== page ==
The Brazilian Constitution addresses the treatment of forest resources as a division of jurisdiction between state and federal governments (BANERJEE et al., 2009). During the creation of the Forest Code, the jurisdiction of forest resources was transferred to the federal government allowing for states to develop complementary legislation (VIANA, 2004). The transfer of jurisdiction was incorporated in the 1967 and 1969 Brazilian Constitutions. As a result, in Article 30, Sections I and II, municipalities have the authority to lobby on the local level, which limits their legislative power to a supplementary role (VIANA, 2004). In addition, Chapter VI of the 1967/1969 Brazilian Constitutions describes the protection of the ecological environment implemented by the state and the public sphere. Furthermore, the basic framework of the Forest Code has created legal restrictions on percentage of deforestation, public and private forest concession contracts, and the sale of right to harvest timber on public land (Article 23). However, the legal requirements of Article 23 have been largely ineffective due to the government's economic growth strategy based on natural resources in Brazil.

The national interest imposed on municipalities has led to a land distribution imbalance and, as a result, the Brazilian Agency of Agrarian Reform (INCRA) brought legal action against the military government regimes of the 1980s (FEARNSIDE, 1993). Wolford (2005) illustrates that, at the same time, social pressures from the Landless Social Movement (MST) started the process for diversification of landholding. However, agrarian reform regarding land distribution in Brazil has created little change in the existing policy framework (PACHECO, 2009). The aim of the agrarian reform has been to distribute public land invaded by large private landholdings and to formulate property rights based on a thriving agrarian system rather than granting small landowners a greater right to deforestation. Brazilian state land reforms consist of redistributed land reform, land registration, and post-totalitarian land distribution (SIKOR and MÜLLER, 2009). The land distribution policy agenda is to reverse the concentration of land that is held by a few powerful elites (ALSTON et al., 2000). At the same time, land reform has created a speculative economic environment that has produced pressures from private and public interests to convert land to cattle pastures due to low maintenance costs (MARGULIS, 2004).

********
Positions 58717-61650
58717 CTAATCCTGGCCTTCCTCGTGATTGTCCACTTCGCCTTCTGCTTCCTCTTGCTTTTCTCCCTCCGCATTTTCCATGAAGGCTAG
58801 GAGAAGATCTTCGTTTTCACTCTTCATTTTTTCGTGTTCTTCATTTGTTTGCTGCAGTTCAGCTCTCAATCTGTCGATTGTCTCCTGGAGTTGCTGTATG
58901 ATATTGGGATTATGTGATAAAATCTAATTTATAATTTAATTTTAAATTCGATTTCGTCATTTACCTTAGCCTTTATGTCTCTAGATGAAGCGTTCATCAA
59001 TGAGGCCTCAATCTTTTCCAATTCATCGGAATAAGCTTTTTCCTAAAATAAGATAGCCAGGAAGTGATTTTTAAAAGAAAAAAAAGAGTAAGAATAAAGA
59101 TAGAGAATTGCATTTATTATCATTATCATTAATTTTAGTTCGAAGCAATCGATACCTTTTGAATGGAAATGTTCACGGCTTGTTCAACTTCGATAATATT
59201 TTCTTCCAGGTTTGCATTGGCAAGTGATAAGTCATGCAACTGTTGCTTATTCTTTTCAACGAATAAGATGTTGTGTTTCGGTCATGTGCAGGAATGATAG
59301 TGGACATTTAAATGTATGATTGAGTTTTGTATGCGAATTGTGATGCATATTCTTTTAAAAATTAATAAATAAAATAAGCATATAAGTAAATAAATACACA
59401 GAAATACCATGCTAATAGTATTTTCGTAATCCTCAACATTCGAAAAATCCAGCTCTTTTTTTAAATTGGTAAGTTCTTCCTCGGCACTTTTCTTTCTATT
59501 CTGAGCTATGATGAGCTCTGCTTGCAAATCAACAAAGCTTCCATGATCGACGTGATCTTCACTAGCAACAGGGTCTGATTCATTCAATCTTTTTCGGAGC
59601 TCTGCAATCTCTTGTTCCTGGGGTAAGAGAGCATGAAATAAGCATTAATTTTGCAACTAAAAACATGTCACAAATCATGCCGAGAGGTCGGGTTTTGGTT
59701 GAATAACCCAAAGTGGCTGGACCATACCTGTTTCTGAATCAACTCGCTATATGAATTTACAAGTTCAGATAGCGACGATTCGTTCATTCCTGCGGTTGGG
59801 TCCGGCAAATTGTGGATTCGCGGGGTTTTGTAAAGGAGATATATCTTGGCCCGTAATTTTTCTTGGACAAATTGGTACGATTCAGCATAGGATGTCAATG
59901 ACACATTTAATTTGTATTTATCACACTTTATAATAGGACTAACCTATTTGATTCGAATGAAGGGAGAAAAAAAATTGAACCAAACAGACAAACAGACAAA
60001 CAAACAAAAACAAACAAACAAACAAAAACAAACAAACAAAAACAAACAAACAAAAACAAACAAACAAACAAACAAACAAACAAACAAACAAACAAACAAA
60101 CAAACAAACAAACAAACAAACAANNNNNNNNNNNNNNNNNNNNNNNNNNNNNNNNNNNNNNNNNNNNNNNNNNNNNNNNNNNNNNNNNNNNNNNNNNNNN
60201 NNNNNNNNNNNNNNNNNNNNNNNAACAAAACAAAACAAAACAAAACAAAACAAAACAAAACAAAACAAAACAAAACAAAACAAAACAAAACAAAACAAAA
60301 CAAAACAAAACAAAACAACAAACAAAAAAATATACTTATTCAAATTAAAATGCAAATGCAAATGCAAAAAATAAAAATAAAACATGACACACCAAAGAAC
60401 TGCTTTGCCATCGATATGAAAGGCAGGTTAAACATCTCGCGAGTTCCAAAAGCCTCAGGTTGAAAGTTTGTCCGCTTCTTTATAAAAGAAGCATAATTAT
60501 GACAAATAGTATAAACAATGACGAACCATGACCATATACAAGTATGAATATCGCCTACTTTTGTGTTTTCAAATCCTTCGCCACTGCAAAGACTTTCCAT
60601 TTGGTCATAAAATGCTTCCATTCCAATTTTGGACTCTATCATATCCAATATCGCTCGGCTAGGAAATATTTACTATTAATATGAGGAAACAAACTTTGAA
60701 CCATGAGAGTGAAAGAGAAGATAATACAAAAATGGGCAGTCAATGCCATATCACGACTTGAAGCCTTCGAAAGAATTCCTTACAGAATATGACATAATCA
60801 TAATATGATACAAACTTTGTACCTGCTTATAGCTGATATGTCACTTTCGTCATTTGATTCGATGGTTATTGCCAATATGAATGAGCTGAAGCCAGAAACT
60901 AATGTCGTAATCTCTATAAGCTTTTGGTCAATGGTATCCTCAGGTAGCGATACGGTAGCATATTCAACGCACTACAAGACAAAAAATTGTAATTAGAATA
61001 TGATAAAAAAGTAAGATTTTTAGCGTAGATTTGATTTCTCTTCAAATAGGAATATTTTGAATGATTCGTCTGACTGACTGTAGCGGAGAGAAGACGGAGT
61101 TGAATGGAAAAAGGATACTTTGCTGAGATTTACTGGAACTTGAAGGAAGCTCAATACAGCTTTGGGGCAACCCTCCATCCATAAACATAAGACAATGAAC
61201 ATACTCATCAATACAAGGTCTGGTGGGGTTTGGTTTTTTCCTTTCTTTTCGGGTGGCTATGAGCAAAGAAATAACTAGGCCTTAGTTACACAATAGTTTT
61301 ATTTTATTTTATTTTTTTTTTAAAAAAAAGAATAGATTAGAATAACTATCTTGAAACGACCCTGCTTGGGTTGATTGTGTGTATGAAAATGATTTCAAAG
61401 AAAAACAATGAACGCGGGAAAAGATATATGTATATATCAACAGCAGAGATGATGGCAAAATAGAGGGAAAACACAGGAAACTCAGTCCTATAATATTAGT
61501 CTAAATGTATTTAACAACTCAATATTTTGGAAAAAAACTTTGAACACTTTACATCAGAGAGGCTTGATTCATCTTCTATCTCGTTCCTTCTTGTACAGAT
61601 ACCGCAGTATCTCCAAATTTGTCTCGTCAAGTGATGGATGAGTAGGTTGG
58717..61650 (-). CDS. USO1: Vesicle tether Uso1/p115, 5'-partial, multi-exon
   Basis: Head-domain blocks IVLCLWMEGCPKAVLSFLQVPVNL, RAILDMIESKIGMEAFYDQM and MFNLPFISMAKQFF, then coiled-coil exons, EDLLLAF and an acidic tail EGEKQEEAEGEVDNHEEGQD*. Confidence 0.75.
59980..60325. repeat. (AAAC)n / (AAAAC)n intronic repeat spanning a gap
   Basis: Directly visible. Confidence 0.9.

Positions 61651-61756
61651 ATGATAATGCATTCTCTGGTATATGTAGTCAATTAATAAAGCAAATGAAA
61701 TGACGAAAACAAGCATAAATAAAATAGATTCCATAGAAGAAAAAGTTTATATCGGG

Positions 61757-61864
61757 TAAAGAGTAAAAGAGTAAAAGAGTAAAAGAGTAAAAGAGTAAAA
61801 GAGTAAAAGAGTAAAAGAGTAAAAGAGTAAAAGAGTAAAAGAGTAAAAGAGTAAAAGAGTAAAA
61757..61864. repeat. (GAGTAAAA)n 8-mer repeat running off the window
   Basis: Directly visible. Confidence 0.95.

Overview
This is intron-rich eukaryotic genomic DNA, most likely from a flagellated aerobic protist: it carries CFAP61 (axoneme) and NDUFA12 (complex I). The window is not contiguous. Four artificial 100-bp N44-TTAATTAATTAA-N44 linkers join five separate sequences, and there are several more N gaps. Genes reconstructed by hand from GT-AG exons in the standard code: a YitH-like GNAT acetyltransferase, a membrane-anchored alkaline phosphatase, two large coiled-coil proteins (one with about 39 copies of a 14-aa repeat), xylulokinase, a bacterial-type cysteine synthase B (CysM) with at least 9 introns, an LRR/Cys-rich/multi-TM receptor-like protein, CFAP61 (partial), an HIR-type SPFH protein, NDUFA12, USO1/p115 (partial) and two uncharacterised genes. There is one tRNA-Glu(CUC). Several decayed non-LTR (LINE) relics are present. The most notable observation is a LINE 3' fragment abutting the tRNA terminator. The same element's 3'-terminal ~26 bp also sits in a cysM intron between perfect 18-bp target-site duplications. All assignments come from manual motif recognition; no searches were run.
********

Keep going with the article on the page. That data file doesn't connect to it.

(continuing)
According to Azevedo (2007) of Serviço Florestal Brasileiro (SFB), Brazil has lacked regulatory mechanisms to implement forest management on public land since 2006. Changes in environmental legal mechanisms occur when the industrial land is not deemed economically or environmentally sustainable (YOUNG, 2005). To ensure a sustainable and environmental forestry economy, the Brazilian government has created a policy that has expanded protective forest areas and has incentivized the development of forest management (RYLANDS and BRANDON, 2005). Even with the evolution of the Forest Code since its initiation in 1939 and the evolution of regulatory institutions, the national government mandate has been a pro-resource based economic growth model (AHRENS, 2003). During the military government of the 1970s, the Forest Code evolved to support a substitution industrialization economy by nationalizing the natural resource economy. To create a legal sub-authority in Brazil, the military regime imposed greater restrictions on private property rights in Permanent Preservation Areas (PPA) by increasing the legal reserve requirements in specific areas by 50 percent (FEARNSIDE, 2005). In addition, the PPA law developed legal categories for biological, economic, scientific, and cultural distinctions to build a legal dominance over land usage in regions with abundant natural resources.